Much like soothers and bottle styles, children have distinct preferences when it comes to sippy cups. It could be the flow, the way the cup is weighted, how the shape fits in their hands, or just the design! At anywhere from $3-$12 per cup, you don’t want to go through too many before finding the right style. Once you do, you know there’s a risk that they go missing, so you’ll need a few. We’re talking a sizable investment! To help you figure out what style might work for your little one, we’ve looked at 4 different styles of cup on the market. We’ll give you some pros and cons, along with some signs that this might be the cup for you.
Most starter sippy cups are of this chubby variety with two handles. The grips help your little one balance the liquid as they aim for their mouths, and the shorter style limits the content weight. Generally the spout has a lower flow, occasionally with a stopper that can be removed, allowing you to control the force required to get the liquid.
Pro: These cups are made by a variety of companies and are readily available. They are inexpensive and can come with a softer spout, allowing babies to easily learn the mechanics.
Con: Cups with handles can sometimes be seen as toys. This can lead to loud banging and more spills than actual drink training.
Usually reading 9+ months, these taller and more slender cups require a little more strength and control. There are many brands than make these cups with spouts that are soft or hard plastic. Many allow you to control the speed or lock the top entirely for easier transport.
Pro: Fun designs for your child’s growing taste.
Con: Less flow control means sometime junior spills more than he consumes at first. Very gender specific patterns and colours are just about all that's available in this size.
With a straw
If your little one has struggled with the spout, or just seems to dislike it, give a straw a try. Although these styles are generally targeted for 12+ months, many come in short, low flow, and two-handle varieties.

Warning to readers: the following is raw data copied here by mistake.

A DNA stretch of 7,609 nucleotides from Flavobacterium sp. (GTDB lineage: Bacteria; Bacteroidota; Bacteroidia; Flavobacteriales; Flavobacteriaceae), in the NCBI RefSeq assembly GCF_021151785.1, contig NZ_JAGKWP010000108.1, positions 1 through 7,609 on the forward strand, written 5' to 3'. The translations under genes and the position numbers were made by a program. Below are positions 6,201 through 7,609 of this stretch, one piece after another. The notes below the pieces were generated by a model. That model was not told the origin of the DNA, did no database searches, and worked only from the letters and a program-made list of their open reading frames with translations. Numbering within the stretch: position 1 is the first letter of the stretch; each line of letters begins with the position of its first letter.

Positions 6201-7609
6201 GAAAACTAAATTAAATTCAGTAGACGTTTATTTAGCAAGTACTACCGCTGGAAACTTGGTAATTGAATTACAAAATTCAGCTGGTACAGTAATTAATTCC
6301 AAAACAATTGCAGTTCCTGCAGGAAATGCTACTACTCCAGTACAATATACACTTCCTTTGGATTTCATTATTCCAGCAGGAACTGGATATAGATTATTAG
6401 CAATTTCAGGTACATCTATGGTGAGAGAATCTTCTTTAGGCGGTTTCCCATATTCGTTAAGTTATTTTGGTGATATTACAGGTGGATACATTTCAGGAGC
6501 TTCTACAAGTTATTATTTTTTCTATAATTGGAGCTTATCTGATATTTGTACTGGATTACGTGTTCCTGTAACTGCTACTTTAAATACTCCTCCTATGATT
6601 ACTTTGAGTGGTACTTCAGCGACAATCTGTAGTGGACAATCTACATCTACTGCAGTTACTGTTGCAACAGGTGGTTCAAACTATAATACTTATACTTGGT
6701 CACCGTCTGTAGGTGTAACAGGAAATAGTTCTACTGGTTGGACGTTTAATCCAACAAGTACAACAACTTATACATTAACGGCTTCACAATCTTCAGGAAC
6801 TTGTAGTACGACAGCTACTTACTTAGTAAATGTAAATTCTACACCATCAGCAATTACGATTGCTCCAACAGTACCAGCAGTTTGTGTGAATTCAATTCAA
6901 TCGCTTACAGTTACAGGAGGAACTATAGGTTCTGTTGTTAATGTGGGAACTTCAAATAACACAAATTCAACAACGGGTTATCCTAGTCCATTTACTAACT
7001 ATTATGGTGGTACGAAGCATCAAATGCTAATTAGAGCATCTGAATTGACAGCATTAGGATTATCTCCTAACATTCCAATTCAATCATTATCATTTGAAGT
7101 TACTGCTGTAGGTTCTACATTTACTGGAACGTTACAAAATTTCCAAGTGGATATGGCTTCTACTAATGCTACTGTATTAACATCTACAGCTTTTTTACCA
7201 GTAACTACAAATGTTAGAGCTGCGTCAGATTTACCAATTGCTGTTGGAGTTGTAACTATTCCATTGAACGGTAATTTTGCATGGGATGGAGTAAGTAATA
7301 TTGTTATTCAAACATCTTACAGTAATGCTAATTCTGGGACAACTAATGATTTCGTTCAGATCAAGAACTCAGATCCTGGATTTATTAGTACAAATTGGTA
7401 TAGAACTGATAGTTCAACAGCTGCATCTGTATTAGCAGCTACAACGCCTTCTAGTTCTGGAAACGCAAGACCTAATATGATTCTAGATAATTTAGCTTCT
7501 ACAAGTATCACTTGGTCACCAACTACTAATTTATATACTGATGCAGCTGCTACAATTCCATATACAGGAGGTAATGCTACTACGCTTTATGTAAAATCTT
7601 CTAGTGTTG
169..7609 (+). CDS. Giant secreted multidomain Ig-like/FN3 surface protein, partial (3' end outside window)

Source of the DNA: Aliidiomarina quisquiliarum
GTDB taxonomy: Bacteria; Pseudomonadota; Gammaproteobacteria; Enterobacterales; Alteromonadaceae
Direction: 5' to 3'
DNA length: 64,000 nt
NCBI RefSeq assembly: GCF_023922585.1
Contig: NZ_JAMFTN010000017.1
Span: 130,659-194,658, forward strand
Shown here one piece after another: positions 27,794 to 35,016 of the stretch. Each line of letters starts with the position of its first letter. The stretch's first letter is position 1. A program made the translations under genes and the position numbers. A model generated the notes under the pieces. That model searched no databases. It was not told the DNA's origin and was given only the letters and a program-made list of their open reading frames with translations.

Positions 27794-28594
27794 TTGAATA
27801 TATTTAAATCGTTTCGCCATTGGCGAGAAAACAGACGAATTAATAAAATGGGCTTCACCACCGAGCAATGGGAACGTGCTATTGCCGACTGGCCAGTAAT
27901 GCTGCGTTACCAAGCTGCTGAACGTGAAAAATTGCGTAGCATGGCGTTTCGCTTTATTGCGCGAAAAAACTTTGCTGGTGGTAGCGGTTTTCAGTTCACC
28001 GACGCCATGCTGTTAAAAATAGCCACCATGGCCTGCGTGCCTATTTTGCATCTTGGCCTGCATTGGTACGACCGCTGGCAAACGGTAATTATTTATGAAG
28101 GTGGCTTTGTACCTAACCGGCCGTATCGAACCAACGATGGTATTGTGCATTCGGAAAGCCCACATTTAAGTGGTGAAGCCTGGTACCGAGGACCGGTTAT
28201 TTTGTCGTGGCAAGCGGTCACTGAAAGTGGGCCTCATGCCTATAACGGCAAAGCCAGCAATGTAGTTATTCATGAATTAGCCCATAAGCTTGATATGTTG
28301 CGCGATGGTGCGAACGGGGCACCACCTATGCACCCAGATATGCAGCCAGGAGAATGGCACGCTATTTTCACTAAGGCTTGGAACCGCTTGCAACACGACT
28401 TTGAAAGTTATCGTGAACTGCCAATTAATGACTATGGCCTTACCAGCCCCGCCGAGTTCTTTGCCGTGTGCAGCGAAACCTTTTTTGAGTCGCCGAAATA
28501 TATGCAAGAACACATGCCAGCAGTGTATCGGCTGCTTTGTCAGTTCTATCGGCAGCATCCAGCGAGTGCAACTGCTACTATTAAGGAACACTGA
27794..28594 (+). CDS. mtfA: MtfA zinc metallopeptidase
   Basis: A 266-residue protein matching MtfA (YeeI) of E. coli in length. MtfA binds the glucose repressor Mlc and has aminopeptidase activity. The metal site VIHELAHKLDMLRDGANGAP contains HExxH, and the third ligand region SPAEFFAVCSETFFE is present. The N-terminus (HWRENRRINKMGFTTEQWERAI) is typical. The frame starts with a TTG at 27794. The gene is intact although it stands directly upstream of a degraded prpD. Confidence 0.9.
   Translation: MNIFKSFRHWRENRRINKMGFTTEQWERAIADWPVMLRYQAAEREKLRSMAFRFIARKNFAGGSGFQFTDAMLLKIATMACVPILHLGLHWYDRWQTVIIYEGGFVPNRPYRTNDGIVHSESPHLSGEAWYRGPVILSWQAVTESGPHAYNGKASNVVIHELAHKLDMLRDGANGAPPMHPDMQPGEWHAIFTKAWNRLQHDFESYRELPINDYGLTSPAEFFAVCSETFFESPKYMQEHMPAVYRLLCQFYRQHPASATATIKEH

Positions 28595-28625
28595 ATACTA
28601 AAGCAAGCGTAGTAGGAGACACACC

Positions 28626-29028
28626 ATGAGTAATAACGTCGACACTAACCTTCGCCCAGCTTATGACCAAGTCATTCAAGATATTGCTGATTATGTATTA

Pro: Since your little one wraps their entire mouth around the straw, the liquid is more likely to make it in their face than their laps.
Con: If baby is used to tipping a cup up to drink, they may get confused with this at first and not drink well. Try it at home until they get the program before sending it to daycare.
Cup without spout
Newer to the market are cups without a spout at all. They look just like a normal glass and work by having small sipping holes lightly capped with a layer of flexible silicone. Personally, I think they are amazing. They are manageable for a younger baby (my son got one at 11 months), but are also a fantastic transition to lidless tableware for later on.
Pro: The style makes it a lot more spill-proof than some other varieties and the cup can be used without a lid later.
Con: These cups are a little harder to find, and definitely pricier. The colours are loud, and I wonder about the ease of keeping the lid clean long term.
On the topic of keeping your sippy cup clean - like bottles, they should be periodically sanitized. Be sure to read instructions before putting one in a microwave sanitizer or boiling. Even if you're on top of keeping them clean, cups don't last forever. The combination of water, warm temperatures, mouth bacteria, and occasionally fruit juice sugars... the plastic can break down and form mold in ridges or stoppers. Time for a new cup!